If you liked Charlie Sheen in Two and
a Half Men, then the controversial star’s new FX offering,
Anger Management, is likely to be your cup of tea.
In fact, Anger
probably fit in better
on, say, CBS, than it
does on the network
home of such fare as
the brilliant, unconventional
Louie or the
over-the-top It’s Always Sunny in Philadelphia.
Very loosely based on the 2003 movie starring
Jack Nicholson and Adam Sandler (the characters
even have different names), Sheen plays Charlie
Goodson, a former minor-league baseball player
turned “unconventional” therapist who runs an
anger-management group out of his home. We’re
told Charlie’s theraputic manner is unconventional, but
as a series, it’s pretty much sitcom-by-the-numbers.
Among the characters on the show are the members
of his therapy group — stock types including a
milquetoast guy, a man-hating female hottie, a gay
guy and an angry retiree. It’s The Bob Newhart Show
meets Married With Children, without the former’s
charm but with plenty of the latter’s high-school-level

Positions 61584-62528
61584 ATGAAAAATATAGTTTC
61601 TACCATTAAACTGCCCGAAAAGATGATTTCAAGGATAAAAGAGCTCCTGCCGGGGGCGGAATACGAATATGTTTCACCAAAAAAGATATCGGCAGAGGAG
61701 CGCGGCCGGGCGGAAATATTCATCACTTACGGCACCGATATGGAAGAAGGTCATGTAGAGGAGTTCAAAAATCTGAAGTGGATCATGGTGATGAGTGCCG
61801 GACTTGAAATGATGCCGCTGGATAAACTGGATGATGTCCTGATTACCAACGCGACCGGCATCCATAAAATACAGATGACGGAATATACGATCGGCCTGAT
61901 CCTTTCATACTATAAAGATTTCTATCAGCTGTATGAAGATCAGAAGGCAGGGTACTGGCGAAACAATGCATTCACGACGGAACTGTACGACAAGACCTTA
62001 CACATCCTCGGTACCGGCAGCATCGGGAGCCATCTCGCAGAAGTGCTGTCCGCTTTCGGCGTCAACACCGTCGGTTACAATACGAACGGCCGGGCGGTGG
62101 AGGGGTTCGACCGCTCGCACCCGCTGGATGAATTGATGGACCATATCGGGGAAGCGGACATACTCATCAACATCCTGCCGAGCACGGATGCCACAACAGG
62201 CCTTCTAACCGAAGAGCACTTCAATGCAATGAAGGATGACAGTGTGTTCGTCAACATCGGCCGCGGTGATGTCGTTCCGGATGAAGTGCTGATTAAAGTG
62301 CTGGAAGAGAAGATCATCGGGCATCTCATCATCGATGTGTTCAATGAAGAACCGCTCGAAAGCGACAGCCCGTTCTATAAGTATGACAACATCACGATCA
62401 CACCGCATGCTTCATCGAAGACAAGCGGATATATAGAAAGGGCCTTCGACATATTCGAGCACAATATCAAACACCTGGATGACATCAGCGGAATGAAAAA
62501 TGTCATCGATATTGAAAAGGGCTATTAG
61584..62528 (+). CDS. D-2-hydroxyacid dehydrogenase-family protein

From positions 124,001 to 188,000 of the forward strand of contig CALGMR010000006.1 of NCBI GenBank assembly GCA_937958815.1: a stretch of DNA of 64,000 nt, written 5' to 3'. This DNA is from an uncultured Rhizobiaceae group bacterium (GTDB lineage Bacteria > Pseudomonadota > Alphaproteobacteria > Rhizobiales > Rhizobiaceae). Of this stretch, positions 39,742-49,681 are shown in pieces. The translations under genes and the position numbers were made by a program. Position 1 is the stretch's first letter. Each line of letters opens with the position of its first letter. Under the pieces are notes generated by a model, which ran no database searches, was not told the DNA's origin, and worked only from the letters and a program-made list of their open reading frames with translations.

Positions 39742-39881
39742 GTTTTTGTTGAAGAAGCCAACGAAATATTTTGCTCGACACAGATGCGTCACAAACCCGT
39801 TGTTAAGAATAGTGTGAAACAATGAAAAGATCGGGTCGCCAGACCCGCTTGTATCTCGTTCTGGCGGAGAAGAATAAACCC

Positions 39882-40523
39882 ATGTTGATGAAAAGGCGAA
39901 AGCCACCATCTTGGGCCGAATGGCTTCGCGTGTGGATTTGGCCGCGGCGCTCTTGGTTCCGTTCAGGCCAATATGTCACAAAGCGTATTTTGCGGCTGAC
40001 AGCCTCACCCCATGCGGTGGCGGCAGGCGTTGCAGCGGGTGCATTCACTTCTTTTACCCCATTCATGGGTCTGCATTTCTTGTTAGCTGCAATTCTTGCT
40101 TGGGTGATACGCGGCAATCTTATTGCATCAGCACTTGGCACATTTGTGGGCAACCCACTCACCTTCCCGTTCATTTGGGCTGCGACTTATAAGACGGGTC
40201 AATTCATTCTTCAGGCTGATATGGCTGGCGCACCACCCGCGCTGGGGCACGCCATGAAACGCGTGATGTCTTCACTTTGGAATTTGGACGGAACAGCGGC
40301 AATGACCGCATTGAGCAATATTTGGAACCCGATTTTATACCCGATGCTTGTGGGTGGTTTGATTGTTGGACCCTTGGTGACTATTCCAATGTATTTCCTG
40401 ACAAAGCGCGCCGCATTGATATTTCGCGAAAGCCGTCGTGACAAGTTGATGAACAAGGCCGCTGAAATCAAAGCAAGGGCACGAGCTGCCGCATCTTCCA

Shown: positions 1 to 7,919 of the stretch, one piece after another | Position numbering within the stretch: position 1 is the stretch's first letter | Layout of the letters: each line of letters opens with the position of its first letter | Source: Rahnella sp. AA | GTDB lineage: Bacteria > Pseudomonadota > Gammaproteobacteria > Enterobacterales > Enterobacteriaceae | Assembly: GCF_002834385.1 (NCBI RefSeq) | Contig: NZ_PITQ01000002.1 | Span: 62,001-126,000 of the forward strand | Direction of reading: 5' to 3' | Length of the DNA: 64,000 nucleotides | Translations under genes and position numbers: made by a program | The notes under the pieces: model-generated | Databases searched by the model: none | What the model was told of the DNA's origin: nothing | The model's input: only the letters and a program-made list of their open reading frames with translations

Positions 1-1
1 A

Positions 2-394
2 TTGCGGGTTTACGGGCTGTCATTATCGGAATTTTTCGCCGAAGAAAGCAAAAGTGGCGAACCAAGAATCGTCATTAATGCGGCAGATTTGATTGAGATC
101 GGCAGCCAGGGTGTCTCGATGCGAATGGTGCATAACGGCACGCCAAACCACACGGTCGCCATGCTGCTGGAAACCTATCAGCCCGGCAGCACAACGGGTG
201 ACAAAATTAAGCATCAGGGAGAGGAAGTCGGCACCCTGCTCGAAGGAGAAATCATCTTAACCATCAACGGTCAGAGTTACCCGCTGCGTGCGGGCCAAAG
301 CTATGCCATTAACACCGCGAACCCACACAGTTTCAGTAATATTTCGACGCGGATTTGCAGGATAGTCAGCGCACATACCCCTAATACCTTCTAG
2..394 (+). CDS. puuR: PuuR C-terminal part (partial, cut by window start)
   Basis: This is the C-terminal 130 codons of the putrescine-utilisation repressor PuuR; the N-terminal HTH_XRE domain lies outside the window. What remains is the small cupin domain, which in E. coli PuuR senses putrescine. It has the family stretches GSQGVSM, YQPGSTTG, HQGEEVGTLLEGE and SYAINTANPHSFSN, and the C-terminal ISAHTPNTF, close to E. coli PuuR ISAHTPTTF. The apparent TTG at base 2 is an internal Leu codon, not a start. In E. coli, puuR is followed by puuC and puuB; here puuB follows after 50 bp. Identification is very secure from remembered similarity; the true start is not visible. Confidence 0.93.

The other recurring regulars are his wife, Jennifer,
and daughter, Sam (Shawnee Smith and Daniela
Bobadilla), who have to put up with the embarrassment
of Charlie’s womanizing ways; neighbor Michael
(Michael Boatman, who once appeared with Sheen on
the ’90s sitcom Spin City); and “friend with benefits”/
therapist Kate Wales (Selma Blair), who allegedly
helped Charlie get over his anger issues in his ballplayer
days. Brett Butler also plays a recurring role as
Brett, the bartender in his favorite watering hole.
If that seems like a lot to keep track of, well, it is
— Anger Management is so laden with characters
that it can get a little confusing to work out who’s
who. But it most certainly is not an ensemble
show, so those tuning in to see Charlie Goodson
pick up where Two and a Half Men’s Charlie Harper
left off will probably be satisfied with what’s essentially
a slightly kinder, gentler and less selfcentered
version of that character.
Those more enamored with the likes of Louie,
Sunny, Archer and the riskier fare on which FX has
built its brand, though, will likely be unsatisfied.